October has been a huge month for becoming.change.
So huge that I’m just getting to write about it.
The month culminated in the TRANSFORMING LIVES FUNDRAISING DINNER for Mates on the Move (Prisoners’ Aid).
Most of you know that becoming.change has been the strategic partner for Mates on the Move for about two years now, creating strategies, designing the business model (we’re still tweaking that one), writing grants and holding strategic relationships.
We decided that we would hold a fundraiser this year, and that we use the support of Westpac to do it. Prisoners Aid NSW are a community grant recipient and get additional support from Westpac through our Westpac ambassador.
We were very lucky to have the Hon Gladys Berejiklian, NSW Premier, agree to come and speak at the event, and also lucky to be able to show the first ever screening of this:
So how do you organise a fund-raising dinner?
My first advice to anyone contemplating doing it is to outsource! There’s a reason why there are people that do this for a living. We quickly learnt how much work is involved.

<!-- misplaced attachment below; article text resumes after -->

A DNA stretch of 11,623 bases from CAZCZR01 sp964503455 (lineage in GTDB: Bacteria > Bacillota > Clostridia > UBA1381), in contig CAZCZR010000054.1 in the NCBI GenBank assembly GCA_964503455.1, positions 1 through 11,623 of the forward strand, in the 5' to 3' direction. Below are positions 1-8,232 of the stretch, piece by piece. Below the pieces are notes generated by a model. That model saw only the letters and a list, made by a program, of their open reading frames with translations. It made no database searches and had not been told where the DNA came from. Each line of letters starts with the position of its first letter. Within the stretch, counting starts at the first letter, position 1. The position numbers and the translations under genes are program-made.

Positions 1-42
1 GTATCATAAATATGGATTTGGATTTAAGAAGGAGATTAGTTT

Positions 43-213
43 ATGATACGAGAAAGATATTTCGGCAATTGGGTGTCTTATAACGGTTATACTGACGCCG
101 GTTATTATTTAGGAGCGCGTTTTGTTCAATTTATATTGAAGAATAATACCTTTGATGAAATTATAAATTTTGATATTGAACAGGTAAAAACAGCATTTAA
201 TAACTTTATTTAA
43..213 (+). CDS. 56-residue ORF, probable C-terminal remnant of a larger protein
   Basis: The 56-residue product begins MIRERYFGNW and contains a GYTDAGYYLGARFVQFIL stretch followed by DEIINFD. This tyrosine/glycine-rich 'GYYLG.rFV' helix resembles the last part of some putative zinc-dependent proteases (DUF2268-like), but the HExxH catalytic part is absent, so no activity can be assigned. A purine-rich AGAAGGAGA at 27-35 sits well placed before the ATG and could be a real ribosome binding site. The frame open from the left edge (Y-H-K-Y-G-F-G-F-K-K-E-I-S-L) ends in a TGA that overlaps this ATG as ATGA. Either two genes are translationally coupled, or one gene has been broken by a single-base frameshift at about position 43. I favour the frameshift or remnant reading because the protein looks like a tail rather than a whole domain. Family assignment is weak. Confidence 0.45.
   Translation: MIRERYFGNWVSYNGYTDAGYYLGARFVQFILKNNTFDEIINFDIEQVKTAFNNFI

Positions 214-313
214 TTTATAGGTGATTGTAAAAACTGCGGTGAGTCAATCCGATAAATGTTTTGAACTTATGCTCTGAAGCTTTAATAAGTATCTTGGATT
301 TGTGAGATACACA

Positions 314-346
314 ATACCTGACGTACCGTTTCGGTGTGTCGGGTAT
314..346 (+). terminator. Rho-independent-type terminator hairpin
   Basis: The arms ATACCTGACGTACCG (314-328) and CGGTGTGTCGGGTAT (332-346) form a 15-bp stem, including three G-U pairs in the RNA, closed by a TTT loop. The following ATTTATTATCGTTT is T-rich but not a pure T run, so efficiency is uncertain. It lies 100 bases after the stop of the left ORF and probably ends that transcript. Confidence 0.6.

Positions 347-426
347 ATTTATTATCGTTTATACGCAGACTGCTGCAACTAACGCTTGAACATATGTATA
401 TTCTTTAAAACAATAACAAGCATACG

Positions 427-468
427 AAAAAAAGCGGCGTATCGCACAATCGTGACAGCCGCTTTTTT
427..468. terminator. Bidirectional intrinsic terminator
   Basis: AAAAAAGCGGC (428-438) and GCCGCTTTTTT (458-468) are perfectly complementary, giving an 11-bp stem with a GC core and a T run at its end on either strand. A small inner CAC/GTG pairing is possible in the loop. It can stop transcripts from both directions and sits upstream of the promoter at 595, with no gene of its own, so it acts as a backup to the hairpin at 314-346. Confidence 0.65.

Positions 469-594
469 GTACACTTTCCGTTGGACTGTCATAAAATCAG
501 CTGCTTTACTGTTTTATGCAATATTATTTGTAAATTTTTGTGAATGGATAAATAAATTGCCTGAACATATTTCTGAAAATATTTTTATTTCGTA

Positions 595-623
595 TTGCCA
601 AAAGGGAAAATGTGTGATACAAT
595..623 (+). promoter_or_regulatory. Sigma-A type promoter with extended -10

There are three things that you should know up front for a successful fundraising dinner:
- You need lots of time. Like, lots. Lots of lead time and many hours of fiddly work.
- If you invite the Premier and she accepts – you need more time.
- If you hold it in a corporate building like Westpac, even more time.
- You need the contacts. Between our patron, the board, the staff and the organising committee we got a load of amazing people in the room. But again this takes time. Almost no one will say “yes” when invited, so expect to contact people four or five times. And that’s fine – it’s all part of relationship building.
- Work out the messages you want to get across and ensure that your speakers cover those messages. No more than three – one financial (what a donation supports), one emotional, and we added one about the cost of doing nothing.
There are of course a lot of other fiddly bits from menus to flowers, a walk through, printing and meetings and everything in-between.
Is it worth it?
While we’re still getting around to saying thanks to everyone that attended and donated, we have made some strong allies. And that’s the strength of a good fundraiser.
Anyway, best get back to getting those thank yous out.